Chinua Achebe's Things Fall Apart

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Significance of Women
In the blink of an eye everything can change. In areas of the lower Niger, Okonkwo, the main character of Chinua Achebe's novel, Things Fall Apart, experiences this sudden change. Okonkwo lives in a village Umuofia, where men are seen to be superior to women. Okonkwo is banished from his village and seven years later when he comes back he is disappointed to see his manly village turn, “soft like women” (183). Throughout the novel Ibo women can be seen as mistreated because of the way they are treated and talked about. For example, Ibo men believe the worst insult someone can receive is being called a woman. To vague readers Achebe’s novel could seem sexist towards men, but a deeper reader will notice that women are equivalent to men. Achebe represents Ibo women to be equal to men by their prominent roles in motherhood, traditions, and religion.
Women in Ibo society must love, care, and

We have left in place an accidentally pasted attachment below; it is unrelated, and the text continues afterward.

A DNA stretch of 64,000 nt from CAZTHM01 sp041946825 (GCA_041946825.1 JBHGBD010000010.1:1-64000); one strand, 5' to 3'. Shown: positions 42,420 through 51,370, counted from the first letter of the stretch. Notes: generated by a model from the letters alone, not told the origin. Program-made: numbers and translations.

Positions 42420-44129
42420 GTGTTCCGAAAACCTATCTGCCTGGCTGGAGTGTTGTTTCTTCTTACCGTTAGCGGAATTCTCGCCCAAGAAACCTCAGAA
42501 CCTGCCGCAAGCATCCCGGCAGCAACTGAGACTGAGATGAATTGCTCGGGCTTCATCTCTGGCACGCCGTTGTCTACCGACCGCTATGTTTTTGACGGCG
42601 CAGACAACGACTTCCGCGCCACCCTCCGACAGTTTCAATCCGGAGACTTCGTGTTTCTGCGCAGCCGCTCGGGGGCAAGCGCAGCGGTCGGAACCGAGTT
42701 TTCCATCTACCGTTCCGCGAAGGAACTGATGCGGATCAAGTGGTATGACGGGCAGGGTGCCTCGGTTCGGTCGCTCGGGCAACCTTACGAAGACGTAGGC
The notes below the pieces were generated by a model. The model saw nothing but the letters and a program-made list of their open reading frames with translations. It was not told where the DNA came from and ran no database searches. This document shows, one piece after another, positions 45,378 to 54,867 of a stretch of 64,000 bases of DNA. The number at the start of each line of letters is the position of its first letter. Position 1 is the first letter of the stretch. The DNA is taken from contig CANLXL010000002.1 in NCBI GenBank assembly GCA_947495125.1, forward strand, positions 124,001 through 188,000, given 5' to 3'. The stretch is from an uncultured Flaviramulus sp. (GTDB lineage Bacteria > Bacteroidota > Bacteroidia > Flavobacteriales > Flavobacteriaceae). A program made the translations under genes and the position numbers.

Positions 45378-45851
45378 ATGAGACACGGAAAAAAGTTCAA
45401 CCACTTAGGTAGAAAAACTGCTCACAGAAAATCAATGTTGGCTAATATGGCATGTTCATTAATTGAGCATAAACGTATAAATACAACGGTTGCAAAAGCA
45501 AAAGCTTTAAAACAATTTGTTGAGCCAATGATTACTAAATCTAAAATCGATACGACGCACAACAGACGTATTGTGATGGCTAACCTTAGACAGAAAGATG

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For example, Ani is the earth goddess. She holds the position in which if she is not respected she can ruin everyone’s harvest or punish the village by preventing the annual rains that everyone relies on. Ani is described as, “a greater part in the life of the people than any other deity. She was the ultimate judge of morality and conduct. And what more, she was in close communion with the departed fathers of the clan whose bodies had been committed to earth” (36). She possesses so much power that many of the men are afraid of her. Another important women figure is Chielo, the priestess of Agbala; she is directly in Umufoia to carry out spiritual matters. One night, Chielo comes to Okonkwo’s compound and asks to take Ezinma, “Okonkwo pleaded with her to come back in the morning because Ezinma was now asleep . . . the priestess screams. ‘Beware Okonkwo!’” (101). Okonkwo exposes his weak side by pleading with the priestess. Okonkwo has never shown his weak side to anyone, for anything, expect to

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